Goldie shook her head back and forth, even as she stood up. Everyone in the gymnasium, which had to be nearly everybody in Blue Dog Valley, was staring at her.
“Go on,” Ashley said. “Tell them.”
“Uh, well . . .” Goldie trailed off. She hadn’t had time to fully form an idea yet. All she’d done was have a thought and tell Ash- ley about it. She looked over at Ashley, who smiled at her encour- agingly. “I heard that Blue Dog Valley used to have a Christmas carnival every year.”
“Yeah, a hundred years ago!” Lois shouted.
“That would make you a hundred and fifty!” someone behind Goldie shouted.
Goldie cleared her throat. “I know it was a long time ago, but why couldn’t the community try it again? Instead of the city being in charge and bearing the burden of the cost, maybe the citizens of this town could come together.”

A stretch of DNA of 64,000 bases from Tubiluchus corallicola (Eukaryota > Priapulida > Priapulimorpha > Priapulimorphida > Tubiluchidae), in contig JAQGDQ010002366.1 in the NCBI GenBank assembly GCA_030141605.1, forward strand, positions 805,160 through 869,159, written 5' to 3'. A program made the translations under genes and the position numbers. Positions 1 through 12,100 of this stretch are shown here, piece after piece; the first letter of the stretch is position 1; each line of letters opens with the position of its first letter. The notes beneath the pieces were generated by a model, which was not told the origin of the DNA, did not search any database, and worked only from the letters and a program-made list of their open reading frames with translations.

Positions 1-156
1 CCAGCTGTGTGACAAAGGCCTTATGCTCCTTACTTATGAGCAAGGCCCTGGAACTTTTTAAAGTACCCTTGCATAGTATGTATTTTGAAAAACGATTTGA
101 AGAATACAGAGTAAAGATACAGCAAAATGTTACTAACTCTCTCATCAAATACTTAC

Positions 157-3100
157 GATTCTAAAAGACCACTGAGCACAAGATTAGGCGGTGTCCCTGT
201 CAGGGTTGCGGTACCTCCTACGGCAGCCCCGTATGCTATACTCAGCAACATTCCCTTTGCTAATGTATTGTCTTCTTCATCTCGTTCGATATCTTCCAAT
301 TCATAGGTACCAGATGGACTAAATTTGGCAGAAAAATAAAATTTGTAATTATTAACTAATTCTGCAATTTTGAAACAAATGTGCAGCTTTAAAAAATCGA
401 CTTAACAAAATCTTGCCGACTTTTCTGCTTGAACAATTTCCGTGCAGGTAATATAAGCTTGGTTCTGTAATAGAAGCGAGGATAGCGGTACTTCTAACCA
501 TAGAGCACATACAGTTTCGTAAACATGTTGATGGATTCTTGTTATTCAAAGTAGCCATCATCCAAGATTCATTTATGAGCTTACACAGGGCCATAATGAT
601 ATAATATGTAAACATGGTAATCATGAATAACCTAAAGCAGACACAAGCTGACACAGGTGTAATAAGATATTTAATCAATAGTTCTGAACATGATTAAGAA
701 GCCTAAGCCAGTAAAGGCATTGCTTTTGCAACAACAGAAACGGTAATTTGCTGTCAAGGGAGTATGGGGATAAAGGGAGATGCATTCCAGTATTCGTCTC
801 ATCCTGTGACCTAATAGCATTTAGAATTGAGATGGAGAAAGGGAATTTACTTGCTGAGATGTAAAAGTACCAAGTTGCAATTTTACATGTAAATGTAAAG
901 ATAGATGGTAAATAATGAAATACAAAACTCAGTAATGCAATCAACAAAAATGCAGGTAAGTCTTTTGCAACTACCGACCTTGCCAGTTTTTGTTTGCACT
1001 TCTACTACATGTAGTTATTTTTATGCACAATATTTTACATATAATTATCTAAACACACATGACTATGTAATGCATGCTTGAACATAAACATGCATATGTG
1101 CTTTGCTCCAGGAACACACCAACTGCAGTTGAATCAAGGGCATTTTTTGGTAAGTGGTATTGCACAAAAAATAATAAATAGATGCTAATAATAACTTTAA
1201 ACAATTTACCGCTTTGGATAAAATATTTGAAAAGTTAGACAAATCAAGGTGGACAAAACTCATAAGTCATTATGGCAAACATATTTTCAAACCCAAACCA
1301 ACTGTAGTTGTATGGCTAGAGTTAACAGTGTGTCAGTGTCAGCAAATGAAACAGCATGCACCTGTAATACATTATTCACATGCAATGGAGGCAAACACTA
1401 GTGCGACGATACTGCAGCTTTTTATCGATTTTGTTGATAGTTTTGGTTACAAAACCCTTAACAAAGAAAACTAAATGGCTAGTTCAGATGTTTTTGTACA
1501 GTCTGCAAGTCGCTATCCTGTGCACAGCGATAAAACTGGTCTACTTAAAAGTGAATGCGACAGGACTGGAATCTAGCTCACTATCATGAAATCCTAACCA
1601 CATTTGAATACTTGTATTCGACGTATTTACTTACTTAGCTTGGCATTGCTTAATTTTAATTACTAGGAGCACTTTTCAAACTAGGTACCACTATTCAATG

“How are we going to do that?” Lois asked.
“Everybody  has  something  they’re  good  at,”  Goldie  said. “Surely, you’ve got people who make arts and crafts who could have a booth set up. We’ve got people who are good with food and games. There are plenty of places to set up both inside and outside. Maybe even here in the gym?”
“I make popcorn balls,” Lois replied, chewing on Goldie’s suggestion. “Delores makes cat-hair Christmas ornaments.” She jabbed her thumb at Delores, who was sitting a row ahead of her.
“Well, that’s a start,” Goldie said. “Anyway, it’s just an idea.” “It’s a good idea,” Ashley said. “I think we could have the car-
nival during the day and end the night with the parade. I bet we could get some businesses from out of town to participate, too, if they thought they’d make money.”